| Quote #7
Mrs. Stockmann: "if you go on defying him […] You will find yourself again without the means of subsistence, with no income to count upon." (2.321)
At this point in the play, Mrs. Stockmann thinks money is way more important than her husband's high-minded ideals. Is she wrong? The Doctor is putting his whole family in jeopardy by defying his brother over the Baths. Is it right for Dr. Stockmann to condemn his family to possible starvation, whatever the reason?
| Quote #8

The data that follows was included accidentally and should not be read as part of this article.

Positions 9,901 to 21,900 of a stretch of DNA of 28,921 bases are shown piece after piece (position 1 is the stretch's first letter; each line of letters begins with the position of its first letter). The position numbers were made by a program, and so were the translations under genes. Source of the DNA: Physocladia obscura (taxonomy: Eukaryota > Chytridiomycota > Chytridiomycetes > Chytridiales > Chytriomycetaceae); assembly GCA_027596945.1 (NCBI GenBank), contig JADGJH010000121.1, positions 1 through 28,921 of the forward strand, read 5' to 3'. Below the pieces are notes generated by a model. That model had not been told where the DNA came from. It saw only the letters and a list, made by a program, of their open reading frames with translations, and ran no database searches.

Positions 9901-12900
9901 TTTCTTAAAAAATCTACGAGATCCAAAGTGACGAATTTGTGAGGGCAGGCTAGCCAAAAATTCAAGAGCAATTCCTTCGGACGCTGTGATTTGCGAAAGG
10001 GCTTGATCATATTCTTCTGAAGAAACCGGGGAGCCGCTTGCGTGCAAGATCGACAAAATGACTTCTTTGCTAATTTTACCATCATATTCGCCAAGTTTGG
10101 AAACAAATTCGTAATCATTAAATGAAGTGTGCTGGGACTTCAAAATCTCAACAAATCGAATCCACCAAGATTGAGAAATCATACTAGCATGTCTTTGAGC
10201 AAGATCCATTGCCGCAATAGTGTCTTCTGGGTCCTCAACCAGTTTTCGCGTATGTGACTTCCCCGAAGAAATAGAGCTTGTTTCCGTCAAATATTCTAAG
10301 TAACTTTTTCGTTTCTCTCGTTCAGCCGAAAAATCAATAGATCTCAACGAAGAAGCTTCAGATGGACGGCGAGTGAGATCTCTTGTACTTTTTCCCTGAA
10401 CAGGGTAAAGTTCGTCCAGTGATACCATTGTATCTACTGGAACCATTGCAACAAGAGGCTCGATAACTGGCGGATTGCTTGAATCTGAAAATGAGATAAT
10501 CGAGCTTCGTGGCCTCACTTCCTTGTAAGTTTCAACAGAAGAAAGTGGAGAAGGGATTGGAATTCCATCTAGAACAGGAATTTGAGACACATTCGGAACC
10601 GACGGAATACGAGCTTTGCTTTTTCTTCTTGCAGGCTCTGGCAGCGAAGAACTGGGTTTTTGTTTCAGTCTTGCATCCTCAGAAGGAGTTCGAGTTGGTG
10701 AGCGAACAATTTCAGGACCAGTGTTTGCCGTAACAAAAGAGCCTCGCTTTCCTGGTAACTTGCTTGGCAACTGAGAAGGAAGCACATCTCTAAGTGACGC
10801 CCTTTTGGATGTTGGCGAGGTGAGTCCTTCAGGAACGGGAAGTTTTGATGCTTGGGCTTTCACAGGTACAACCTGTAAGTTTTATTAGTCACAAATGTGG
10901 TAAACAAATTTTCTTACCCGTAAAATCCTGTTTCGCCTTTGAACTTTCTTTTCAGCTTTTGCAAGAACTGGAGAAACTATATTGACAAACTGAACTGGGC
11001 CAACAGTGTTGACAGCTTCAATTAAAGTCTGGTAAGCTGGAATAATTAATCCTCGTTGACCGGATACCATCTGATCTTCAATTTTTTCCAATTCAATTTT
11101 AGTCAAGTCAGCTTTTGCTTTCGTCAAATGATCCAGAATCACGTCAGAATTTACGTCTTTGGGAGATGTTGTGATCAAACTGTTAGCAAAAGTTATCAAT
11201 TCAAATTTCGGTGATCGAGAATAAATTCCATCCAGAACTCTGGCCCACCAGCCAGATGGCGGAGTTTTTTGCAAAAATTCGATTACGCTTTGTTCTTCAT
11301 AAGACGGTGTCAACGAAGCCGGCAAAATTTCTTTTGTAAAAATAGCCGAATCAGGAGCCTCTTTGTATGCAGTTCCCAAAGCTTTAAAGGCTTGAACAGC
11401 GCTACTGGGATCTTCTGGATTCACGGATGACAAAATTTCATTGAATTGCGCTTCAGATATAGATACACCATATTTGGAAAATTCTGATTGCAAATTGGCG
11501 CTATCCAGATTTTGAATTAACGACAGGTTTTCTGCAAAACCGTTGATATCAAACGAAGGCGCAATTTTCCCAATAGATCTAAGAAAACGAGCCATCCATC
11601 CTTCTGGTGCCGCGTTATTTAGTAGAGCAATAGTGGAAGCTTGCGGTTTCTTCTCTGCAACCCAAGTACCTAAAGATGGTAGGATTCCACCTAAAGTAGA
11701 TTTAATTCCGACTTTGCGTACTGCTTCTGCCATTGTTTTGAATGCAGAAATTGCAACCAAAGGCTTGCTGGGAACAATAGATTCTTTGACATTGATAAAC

Billing: "It is an infernal nuisance that we don't possess some capital to trade on." (3.90)
Billing and Hovstad are trapped by their lack of money. They just can't run the paper without it. It is because of this that the Mayor is able to so easily manipulate them later on.
| Quote #9
Mayor Peter Stockmann: "If the town wants these very extensive alterations, it will have to pay for them." (3.223)
The Mayor knows that it all comes down to money. He knows that he can win everybody to his side just by pointing out that his brother's plan to renovate the Baths will cost the town a fortune. It takes him no time at all to turn everyone against his brother, all for the love of money.